Mother of arson suspect accused in breast augmentation fraud case
Extradition proceedings for Dorothee Burkhart, the mother of the man suspected of setting a series of fires around Los Angeles, were pushed back to later this week to allow her time to retain her own attorney.
She was arrested Thursday on a criminal warrant issued by German authorities. A day later, the series of more than 50 fires started. Her son, Harry Burkhart, was arrested Monday and booked on arson charges.
The seven-page complaint filed by Assistant U.S. Atty. Cathy Ostiller said that the government was “informed through diplomatic channels” that Dorothee Burkhart is charged in state court in Frankfurt with “19 counts of fraud committed on a commercial basis and as a member of a gang.”
The complaint details about $45,000 worth of alleged embezzlement of renters and landlords with whom she did business between 2000 and 2006. The largest sum listed in the complaint was about $10,000.
Burkhart allegedly owed a Frankfurt plastic surgeon who performed a breast augmentation operation on her in 2004 after she provided falsified records of an advance payment.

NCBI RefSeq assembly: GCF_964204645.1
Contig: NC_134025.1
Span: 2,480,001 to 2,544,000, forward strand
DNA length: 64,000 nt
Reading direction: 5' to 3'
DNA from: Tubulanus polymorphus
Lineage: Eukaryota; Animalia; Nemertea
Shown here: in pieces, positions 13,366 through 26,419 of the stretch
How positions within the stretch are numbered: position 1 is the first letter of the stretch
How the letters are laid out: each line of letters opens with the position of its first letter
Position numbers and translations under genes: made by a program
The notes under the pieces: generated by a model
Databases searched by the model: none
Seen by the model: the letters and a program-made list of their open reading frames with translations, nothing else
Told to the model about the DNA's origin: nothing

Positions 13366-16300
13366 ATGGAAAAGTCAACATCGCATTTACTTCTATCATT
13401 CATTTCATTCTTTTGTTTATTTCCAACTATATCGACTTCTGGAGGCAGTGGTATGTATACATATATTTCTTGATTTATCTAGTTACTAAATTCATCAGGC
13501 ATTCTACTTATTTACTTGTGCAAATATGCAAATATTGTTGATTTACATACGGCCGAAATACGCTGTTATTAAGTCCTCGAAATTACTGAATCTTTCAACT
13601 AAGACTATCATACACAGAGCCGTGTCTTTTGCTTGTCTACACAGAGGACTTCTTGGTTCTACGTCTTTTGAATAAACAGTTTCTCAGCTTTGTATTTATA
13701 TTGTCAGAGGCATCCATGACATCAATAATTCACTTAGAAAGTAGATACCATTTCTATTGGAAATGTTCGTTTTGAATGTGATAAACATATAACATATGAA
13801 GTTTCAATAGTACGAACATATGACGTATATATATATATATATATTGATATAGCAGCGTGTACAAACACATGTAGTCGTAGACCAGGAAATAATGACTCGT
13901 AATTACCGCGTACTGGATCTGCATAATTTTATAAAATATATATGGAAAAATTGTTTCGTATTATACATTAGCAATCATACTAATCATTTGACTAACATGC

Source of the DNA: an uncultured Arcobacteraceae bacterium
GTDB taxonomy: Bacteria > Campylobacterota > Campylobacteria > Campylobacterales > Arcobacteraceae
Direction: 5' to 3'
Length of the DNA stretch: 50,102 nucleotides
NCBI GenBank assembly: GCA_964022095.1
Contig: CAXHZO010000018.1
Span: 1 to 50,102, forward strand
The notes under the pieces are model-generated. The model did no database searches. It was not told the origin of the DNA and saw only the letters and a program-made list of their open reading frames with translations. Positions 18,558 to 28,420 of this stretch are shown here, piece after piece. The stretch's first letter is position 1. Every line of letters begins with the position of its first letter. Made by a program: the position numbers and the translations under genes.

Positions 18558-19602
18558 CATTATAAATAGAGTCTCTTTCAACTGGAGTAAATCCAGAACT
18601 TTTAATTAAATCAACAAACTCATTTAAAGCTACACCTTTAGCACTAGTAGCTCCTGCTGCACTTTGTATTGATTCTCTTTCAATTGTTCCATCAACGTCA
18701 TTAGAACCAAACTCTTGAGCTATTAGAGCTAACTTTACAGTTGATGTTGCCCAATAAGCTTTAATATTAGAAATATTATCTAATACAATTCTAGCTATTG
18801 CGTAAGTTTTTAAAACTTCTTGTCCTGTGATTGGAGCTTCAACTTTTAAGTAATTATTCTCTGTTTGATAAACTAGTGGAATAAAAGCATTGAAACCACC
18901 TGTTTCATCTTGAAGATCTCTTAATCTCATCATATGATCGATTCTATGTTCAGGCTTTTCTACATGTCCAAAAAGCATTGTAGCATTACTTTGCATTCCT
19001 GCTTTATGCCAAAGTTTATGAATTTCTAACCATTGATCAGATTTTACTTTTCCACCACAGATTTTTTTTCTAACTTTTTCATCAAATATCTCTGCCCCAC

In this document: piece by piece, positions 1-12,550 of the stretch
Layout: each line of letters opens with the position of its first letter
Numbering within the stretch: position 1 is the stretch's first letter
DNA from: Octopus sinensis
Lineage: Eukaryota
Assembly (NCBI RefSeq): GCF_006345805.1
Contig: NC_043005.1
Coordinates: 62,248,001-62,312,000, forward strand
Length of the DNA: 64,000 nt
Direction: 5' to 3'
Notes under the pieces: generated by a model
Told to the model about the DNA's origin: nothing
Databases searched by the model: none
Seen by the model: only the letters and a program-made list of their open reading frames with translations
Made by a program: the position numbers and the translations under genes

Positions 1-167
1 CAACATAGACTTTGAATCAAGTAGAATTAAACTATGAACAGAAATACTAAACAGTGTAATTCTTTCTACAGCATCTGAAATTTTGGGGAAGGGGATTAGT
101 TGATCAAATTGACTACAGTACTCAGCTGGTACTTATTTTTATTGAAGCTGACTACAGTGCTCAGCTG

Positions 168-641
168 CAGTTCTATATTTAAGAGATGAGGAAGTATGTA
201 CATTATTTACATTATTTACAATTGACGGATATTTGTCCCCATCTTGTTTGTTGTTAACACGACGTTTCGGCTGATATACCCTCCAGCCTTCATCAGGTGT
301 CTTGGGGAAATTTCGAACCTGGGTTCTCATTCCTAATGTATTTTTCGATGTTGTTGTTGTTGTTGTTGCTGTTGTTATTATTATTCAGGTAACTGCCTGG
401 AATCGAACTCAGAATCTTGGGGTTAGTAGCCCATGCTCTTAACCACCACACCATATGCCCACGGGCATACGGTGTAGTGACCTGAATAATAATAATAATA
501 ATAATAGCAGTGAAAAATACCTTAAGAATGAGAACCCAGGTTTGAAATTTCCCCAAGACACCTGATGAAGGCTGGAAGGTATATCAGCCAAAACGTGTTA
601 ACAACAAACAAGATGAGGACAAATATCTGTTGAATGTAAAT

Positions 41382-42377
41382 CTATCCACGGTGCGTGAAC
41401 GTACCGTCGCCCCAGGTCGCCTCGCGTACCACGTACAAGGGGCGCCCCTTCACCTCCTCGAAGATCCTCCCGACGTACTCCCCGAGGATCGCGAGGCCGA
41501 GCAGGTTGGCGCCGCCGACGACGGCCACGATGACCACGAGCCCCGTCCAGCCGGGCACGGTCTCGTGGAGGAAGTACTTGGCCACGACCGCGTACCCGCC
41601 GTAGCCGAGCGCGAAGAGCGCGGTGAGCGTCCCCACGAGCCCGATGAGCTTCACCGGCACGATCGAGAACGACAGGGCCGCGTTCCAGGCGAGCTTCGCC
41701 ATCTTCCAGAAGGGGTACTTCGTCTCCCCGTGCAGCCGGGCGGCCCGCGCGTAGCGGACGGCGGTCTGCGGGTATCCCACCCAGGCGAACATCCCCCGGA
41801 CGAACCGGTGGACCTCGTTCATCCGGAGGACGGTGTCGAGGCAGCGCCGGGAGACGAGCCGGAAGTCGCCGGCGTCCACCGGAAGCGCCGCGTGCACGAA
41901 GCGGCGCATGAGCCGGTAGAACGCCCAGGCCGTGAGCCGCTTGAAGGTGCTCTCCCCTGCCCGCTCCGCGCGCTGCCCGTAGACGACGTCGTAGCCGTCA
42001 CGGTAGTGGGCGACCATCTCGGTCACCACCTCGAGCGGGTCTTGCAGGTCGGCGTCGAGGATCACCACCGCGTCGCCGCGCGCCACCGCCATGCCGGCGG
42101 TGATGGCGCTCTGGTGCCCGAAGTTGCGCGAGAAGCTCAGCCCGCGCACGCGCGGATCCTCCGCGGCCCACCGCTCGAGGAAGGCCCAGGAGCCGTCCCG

It was unclear from the complaint why Burkhart became such a high-priority target in an international dragnet. The warrant for her arrest was issued Sept. 24, 2007, by Judge Hans-Ulrich Biernath in a Frankfurt court. The offenses for which she was sought are covered by the extradition treaty between Germany and the United States, Ostiller said.
Citing Interpol as well as German diplomatic authority, the complaint described Burkhart as a “German national.” But she spoke German as haltingly as she spoke English. She had first been provided with a Russian-language interpreter for the initial deportation hearing last week, which Magistrate Judge Margaret Nagle referred to as having been of little assistance.
Burkhart on Tuesday declined to be represented by the federal public defender’s office, telling the judge: “I don’t want an attorney from this government.” She glared across the room at Ostiller as she made the statement. She had also refused a public defender at a hearing last Thursday.
Nagle ordered the woman back to court Friday afternoon for a hearing on whether she qualified for the “requisite special circumstances” for bail while awaiting extradition. Nagle also told Burkhart that she would be allowed to speak with representatives from the German consulate.
Thom Mrozek, a spokesman for the U.S. attorney in Los Angeles, said that from the time of Burkhart’s arrest, the German government had 60 days to file a formal request for extradition.
-- Carol J. Williams and Victoria Kim
Photo: Harry Burkhart is shown after his arrest Monday in Hollywood. Credit: KTLA News